This suggests that the increase in commodity demand outside China has led to increases in prices and that this has helped boost Chinese GDP growth.

Indian, an economy with a large enough GDP to tip the scales, has been slowing since Q1 2016 so the KCFR conclusion seems like the cart leading the horse, it’s little wonder they express it tentatively.

Which brings one to a recent article from Mauldin Economics – or, more accurately China Beige Book – China: Q2 Early Look Brief in which Leland Miller takes issue with the idea that Chinese growth has peaked, corporate deleveraging is the cause, and that the commodity sector is in slowdown mode.

Here’s an extract which gives a flavour of Miller’s contrarian perspective:-

  • Why Rebalance When You Can Have Both?

The second quarter saw minimal progress in moving away from manufacturing toward services leadership in the economy. This was an excellent failure, however, since services performed well and manufacturing almost as well. Manufacturing tapered but extended its powerful rally since the first half of 2016. Revenue, hiring, and new orders were all higher on-quarter and sharply higher on-year. Still, services outperformed manufacturing in revenue and profits. Hiring in services has been uneven, but Q2 was solid.

  • Commodities Surprises to the Upside.

Defying early signs of a slowdown, our biggest Q2 surprise was another robust performance in commodities. Make no mistake, the warning signs look like Times Square: the second quarter saw huge across-the-board jumps in inventory, sliding sales price growth in three of four sub-sectors, and rising input costs. Yet, more firms again saw rising sales prices than input cost hikes, sales volumes accelerated, and cash flow moved from red to black, bolstering balance sheets.

  • Away from Markets’ Gaze, Aluminum Shines.

Commodities’ unsung hero: aluminum. CBB data show aluminum firms wildly outperforming the current market narrative, seeing broad Q2 gains in revenues, profits, volumes, output, and new orders, as well as cash flow, which jumped into the black for the first time in our survey’s history. The why is less clear than the what, but one obvious possibility is aluminum is the latest recipient of some of China’s excess liquidity. The #moneyball may have struck again.

Miller goes on to admit that Real Estate has slowed, credit conditions have deteriorated (outside the property space) and inventories in manufacturing, retail, and commodities hit all-time highs. By one estimate China’s unused steel capacity equals the output of Japan, India, America and Russia combined. One only takes issue with Miller’s spelling of aluminium!

China Beige Book remain more optimistic than the majority of commentators but they end their review on a note of caution:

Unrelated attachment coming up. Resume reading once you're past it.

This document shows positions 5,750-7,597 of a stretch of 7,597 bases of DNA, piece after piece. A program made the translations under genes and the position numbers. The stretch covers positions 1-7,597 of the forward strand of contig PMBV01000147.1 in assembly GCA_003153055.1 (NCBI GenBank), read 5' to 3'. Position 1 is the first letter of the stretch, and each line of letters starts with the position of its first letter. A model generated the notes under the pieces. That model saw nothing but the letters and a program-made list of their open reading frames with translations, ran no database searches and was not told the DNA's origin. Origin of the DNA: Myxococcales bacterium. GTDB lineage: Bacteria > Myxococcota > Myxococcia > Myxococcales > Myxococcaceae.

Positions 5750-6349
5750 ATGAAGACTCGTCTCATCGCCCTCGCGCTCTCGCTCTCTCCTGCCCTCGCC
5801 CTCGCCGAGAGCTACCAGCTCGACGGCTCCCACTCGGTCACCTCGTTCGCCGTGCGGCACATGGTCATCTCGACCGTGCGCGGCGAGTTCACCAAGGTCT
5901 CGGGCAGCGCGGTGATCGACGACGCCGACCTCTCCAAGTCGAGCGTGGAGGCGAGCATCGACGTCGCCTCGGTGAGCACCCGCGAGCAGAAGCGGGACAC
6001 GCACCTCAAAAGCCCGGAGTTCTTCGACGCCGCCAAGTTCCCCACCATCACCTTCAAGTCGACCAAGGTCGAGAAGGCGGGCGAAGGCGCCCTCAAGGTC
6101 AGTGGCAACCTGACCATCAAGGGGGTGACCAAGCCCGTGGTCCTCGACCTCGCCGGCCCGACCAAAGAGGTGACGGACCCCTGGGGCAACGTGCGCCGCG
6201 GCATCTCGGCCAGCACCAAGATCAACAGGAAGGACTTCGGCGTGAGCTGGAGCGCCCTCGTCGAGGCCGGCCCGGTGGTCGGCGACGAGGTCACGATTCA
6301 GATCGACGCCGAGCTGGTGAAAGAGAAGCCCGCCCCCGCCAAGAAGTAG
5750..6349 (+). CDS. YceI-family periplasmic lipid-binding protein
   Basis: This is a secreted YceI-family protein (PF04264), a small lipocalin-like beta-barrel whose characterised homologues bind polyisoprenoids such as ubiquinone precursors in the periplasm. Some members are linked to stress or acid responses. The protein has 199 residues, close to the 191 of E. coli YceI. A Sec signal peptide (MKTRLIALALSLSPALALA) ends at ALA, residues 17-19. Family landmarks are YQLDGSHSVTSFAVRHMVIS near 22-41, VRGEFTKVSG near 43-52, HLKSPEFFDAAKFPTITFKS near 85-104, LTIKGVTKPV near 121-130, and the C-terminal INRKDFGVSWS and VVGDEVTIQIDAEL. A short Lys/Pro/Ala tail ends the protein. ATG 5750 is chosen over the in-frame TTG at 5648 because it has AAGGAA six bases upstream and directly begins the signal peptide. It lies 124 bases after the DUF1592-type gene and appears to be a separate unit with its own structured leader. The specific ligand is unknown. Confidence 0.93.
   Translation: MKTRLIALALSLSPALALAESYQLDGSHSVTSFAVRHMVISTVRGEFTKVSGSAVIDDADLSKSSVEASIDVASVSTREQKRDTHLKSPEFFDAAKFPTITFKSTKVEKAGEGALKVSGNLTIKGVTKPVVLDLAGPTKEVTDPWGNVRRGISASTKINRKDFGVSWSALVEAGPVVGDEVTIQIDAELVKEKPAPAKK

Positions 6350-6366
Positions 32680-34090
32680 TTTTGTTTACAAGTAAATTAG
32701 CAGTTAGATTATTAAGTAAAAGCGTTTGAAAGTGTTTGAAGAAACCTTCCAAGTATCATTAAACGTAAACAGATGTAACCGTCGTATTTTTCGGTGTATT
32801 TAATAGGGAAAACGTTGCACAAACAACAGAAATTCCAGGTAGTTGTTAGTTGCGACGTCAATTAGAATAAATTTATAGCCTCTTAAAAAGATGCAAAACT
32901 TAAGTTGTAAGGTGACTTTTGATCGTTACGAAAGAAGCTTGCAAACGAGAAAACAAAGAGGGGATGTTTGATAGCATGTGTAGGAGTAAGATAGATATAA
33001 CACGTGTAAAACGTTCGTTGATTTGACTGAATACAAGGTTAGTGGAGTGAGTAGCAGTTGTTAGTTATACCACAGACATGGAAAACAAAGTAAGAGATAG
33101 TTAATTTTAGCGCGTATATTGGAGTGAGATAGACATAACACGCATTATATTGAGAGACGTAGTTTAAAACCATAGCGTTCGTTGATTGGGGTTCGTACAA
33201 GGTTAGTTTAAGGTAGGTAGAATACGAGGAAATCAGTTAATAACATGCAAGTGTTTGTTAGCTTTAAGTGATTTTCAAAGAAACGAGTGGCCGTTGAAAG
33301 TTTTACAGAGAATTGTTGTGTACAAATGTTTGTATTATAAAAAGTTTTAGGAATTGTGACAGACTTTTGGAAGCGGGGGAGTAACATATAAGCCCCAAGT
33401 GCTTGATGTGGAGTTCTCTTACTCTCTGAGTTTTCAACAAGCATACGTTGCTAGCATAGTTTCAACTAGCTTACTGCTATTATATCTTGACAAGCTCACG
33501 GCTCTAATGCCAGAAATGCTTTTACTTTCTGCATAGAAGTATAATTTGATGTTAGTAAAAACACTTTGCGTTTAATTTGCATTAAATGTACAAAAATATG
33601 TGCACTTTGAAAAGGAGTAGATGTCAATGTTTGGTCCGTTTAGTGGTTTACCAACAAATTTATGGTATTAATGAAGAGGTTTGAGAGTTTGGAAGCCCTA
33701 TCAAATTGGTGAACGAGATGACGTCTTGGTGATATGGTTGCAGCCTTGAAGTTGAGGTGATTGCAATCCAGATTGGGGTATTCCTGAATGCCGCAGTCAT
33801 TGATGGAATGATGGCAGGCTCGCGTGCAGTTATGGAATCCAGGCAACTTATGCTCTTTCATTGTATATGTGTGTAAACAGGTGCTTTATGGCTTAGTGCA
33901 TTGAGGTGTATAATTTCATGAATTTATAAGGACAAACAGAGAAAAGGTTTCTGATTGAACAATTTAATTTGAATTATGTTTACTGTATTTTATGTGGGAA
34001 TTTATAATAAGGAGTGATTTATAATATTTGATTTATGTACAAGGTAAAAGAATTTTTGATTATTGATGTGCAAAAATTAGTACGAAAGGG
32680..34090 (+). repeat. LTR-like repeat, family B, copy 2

“China’s attempt at deleveraging has been discussed to no end, but its implications are not well understood. In Q1, corporate reporting to CBB showed credit tightening was limited to interbank markets. In Q2, it hit firms: bond yields and rates at shadow banks touched the highest levels in the history of our survey, and bank rates their highest since 2014. So why did borrowing not collapse, denting the broader economy? One reason is what we call the “Party Congress Put.” While borrowing did see a mild drop for the third straight quarter, companies’ six-month revenue expectations remain robust in every sector save property. Companies assume deleveraging is transient, likely because they are skeptical the Party will allow economic pain in 2017. It will not be until 2018 when we find out whether deleveraging is genuine – because it won’t be until 2018 that it will actually hurt.”

This brings one back to the question, what caused the initial increase in commodity prices? Part of the impetus behind the rise has been a deliberate curtailing of supply by the Chinese authorities, however, investors should be wary of equating a rise in prices with a sustainable recovery in demand. The Economist – Making sense of capacity cuts in China described it thus:

Stockmarkets have been on a tear over the past 18 months. Shares are, on average, up by a third globally. Commodities have rallied. And the optimism has infected corporate treasurers, who, for the first time in five years, are spending more on new buildings and equipment. Plenty of factors have fed into the upturn, from Europe’s recovery to early hopes for the Trump presidency. But its origins date back to a commitment by China to demolish steel mills and shut coal mines.

On the face of it, that is an unlikely spark for a change in sentiment. Normally, growth comes from the investment in new facilities, not the closure of those in use. In fact, China’s case is a rare one. By taking on extreme overcapacity, its cutbacks have provided a boost, for itself and for the global economy. The risk, however, is that the way the country is going about the cuts both disguises old flaws and creates new ones.”

In early 2016 China announced plans to reduce steel and coal capacity by at least 10% over five years – equivalent to around 5% of global supply. By 2020 they aim to reduce coal output by 800m tonnes – 25% of Chinese production. Steel capacity is set to be slashed by 100m-150m tonnes – 20% of total output – and aluminium, by 30%.